The #1 Question Before Suing: What Can I Gain From This?

Civil court offers a remedy when parties feel they have been wronged. One party takes action against another by filing a lawsuit. But here is the thing: lawsuits don’t always turn out as expected. So every person or organization thinking of filing suit needs to ask and answer the #1 question of civil litigation: what can I gain from this?

It is pretty easy to issue threats of a lawsuit in the heat of an argument with someone else. It’s equally easy to sit at home or in your office thinking about how wonderful it would be to sue that person. But it is a completely different matter to honestly assess what you might gain from going to court.

Civil Courts Render Judgments

The first thing that must be clearly understood is that civil courts do not determine guilt or innocence. They only determine civil liability. You are not going to get a guilty conviction from a civil court. You might get some sort of judgment or award, but that’s it.

Instead of verdicts, civil courts render judgments. A judgment determines the liability of either or both parties along with corrective action. Any corrective action is designed to offer the aggrieved party sufficient relief. A classic example is a money judgment rendered against a deadbeat who doesn’t pay his bills.

One of this deadbeat’s creditors has sued him for payment. A judgment rendered against him officially recognizes the legitimacy of the debt and his legal responsibility to pay it. Obtaining the judgment is all the creditor needs to do to get paid, right? Wrong.

Courts Don’t Get Involved in Collection

For the most part, courts don’t get involved in collecting after the fact. They may be called upon for writs of seizure or garnishment orders, but they do not actually carry out the work of collecting monetary judgments. That work is left to the judgment creditor, his attorney, or a specialized collection agency.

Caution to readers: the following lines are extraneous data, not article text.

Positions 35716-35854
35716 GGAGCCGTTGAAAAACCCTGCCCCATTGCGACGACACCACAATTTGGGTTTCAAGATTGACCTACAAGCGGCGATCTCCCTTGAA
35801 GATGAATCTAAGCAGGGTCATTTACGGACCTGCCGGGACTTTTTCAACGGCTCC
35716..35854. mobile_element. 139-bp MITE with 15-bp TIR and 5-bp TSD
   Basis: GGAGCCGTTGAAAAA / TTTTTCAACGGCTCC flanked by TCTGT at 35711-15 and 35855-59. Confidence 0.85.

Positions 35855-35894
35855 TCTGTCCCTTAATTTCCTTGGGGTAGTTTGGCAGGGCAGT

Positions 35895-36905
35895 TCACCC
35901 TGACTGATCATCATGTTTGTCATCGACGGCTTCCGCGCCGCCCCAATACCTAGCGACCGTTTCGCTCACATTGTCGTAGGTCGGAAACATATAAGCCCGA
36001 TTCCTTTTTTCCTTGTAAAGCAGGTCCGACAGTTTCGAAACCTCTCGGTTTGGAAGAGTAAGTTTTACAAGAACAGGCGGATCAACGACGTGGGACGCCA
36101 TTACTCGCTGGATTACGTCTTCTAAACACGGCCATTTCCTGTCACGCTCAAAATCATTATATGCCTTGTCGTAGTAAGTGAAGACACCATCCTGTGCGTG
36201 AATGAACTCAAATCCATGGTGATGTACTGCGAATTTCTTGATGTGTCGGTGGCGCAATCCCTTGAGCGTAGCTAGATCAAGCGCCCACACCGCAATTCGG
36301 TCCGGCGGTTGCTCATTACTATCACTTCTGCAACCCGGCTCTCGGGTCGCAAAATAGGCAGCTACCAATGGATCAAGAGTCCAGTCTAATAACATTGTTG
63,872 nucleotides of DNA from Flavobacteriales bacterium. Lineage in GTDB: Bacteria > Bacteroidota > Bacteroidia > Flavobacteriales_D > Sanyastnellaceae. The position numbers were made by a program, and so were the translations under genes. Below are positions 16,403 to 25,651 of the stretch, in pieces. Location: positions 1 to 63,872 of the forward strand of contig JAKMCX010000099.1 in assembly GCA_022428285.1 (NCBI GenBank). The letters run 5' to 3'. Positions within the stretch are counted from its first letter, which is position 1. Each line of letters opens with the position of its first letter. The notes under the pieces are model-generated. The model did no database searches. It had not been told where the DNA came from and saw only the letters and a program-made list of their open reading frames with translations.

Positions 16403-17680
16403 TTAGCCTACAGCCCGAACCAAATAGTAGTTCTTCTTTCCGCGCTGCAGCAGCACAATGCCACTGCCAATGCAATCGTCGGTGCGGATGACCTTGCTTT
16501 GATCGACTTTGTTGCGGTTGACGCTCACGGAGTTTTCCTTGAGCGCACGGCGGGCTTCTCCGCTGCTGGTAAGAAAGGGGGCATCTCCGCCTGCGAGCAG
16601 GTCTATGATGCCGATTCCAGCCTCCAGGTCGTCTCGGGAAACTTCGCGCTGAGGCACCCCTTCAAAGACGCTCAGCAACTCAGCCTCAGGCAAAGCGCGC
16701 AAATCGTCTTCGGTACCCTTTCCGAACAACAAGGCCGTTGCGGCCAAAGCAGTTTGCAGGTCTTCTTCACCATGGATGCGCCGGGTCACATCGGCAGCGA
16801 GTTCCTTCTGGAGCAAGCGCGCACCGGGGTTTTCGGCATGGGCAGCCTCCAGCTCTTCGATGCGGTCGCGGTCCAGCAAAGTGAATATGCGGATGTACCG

One such agency is Salt Lake City-based Judgment Collectors. The agency operates in nearly a dozen states including Utah, Ohio, Missouri, and Michigan. When they go to work for a client, they assume all responsibilities for collecting. They search property records; they contact the debtor’s employer; they attempt to make contact when a debtor is proving to be uncooperative.

Collection Takes Time and Money

At first glance, it might seem like paying an organization like Judgment Collectors isn’t worth the money. It is cheaper to manage things in-house. But in the end, that might not be true at all. Even managing collections in-house costs time and money. And because time equals money in the business world, expenses go up when staff members are tasked with collections.

Imagine a small business assigning a judgment to the accounting staff. Even the most senior members in the accounting department do not have extensive collections experience. They don’t know the tools available to them, how to use the few tools they do know about, or even how to search public records to uncover debtor assets.

The amount of time and money they spend could end up being more than the actual judgment is worth. Then what has the company gained? Very little. In fact, the company has probably lost money on the deal.

Before You Build a House

There is an old English idiom that warns us to count the cost before building a house. It applies to collecting money judgments. Before you sue someone, count the cost. What could you possibly gain from a successful lawsuit? If your potential gains do not stand up to the potential losses, don’t sue.